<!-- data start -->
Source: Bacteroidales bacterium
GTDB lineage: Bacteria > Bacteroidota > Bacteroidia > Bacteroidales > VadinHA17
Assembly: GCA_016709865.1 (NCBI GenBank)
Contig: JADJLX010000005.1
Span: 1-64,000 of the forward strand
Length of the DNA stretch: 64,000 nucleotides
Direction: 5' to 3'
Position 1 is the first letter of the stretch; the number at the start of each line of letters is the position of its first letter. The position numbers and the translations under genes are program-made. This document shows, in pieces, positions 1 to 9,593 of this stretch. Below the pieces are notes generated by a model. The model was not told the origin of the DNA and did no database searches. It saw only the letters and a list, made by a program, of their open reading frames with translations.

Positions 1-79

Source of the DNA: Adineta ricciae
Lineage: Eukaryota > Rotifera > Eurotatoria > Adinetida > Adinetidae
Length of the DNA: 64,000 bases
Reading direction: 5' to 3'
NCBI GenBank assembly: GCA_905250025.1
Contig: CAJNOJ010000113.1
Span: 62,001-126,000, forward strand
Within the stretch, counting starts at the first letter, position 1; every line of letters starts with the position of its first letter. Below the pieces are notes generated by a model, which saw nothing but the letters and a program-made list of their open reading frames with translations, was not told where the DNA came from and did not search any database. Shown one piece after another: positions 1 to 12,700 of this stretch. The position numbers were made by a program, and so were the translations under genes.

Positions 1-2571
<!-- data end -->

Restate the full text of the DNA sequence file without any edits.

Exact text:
Source: Bacteroidales bacterium
GTDB lineage: Bacteria > Bacteroidota > Bacteroidia > Bacteroidales > VadinHA17
Assembly: GCA_016709865.1 (NCBI GenBank)
Contig: JADJLX010000005.1
Span: 1-64,000 of the forward strand
Length of the DNA stretch: 64,000 nucleotides
Direction: 5' to 3'
Position 1 is the first letter of the stretch; the number at the start of each line of letters is the position of its first letter. The position numbers and the translations under genes are program-made. This document shows, in pieces, positions 1 to 9,593 of this stretch. Below the pieces are notes generated by a model. The model was not told the origin of the DNA and did no database searches. It saw only the letters and a list, made by a program, of their open reading frames with translations.

Positions 1-79

Source of the DNA: Adineta ricciae
Lineage: Eukaryota > Rotifera > Eurotatoria > Adinetida > Adinetidae
Length of the DNA: 64,000 bases
Reading direction: 5' to 3'
NCBI GenBank assembly: GCA_905250025.1
Contig: CAJNOJ010000113.1
Span: 62,001-126,000, forward strand
Within the stretch, counting starts at the first letter, position 1; every line of letters starts with the position of its first letter. Below the pieces are notes generated by a model, which saw nothing but the letters and a program-made list of their open reading frames with translations, was not told where the DNA came from and did not search any database. Shown one piece after another: positions 1 to 12,700 of this stretch. The position numbers were made by a program, and so were the translations under genes.

Positions 1-2571